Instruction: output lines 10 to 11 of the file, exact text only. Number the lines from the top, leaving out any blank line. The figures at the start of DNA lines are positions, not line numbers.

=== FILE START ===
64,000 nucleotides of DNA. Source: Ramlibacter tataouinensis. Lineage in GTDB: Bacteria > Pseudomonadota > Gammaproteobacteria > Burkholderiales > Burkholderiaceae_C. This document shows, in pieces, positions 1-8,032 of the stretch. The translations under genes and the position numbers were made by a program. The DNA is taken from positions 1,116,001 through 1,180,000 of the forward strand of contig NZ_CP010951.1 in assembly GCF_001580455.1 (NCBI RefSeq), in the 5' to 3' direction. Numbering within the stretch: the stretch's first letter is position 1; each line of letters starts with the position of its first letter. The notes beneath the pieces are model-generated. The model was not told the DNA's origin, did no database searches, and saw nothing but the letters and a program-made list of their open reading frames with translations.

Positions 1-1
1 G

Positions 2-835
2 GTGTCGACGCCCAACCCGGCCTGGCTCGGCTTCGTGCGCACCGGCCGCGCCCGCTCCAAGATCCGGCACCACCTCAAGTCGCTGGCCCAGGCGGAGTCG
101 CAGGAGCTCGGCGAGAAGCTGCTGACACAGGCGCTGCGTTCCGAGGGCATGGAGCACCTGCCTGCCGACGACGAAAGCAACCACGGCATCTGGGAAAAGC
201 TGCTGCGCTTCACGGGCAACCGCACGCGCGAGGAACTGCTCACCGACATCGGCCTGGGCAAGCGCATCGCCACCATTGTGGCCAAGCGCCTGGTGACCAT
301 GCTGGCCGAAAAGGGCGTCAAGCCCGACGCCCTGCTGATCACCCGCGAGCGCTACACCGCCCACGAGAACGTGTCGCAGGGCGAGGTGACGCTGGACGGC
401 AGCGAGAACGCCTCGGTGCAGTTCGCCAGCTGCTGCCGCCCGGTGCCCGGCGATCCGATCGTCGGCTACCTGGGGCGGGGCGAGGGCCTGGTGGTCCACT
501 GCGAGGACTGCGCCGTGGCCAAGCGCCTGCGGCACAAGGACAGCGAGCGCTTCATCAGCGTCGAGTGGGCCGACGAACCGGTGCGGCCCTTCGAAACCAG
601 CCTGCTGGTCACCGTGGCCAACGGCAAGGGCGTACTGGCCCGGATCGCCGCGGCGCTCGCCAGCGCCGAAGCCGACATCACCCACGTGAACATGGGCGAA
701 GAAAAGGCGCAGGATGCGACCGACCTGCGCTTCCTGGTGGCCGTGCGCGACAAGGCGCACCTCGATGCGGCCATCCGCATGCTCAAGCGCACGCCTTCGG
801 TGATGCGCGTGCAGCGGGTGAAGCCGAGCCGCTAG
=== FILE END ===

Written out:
501 GCGAGGACTGCGCCGTGGCCAAGCGCCTGCGGCACAAGGACAGCGAGCGCTTCATCAGCGTCGAGTGGGCCGACGAACCGGTGCGGCCCTTCGAAACCAG
601 CCTGCTGGTCACCGTGGCCAACGGCAAGGGCGTACTGGCCCGGATCGCCGCGGCGCTCGCCAGCGCCGAAGCCGACATCACCCACGTGAACATGGGCGAA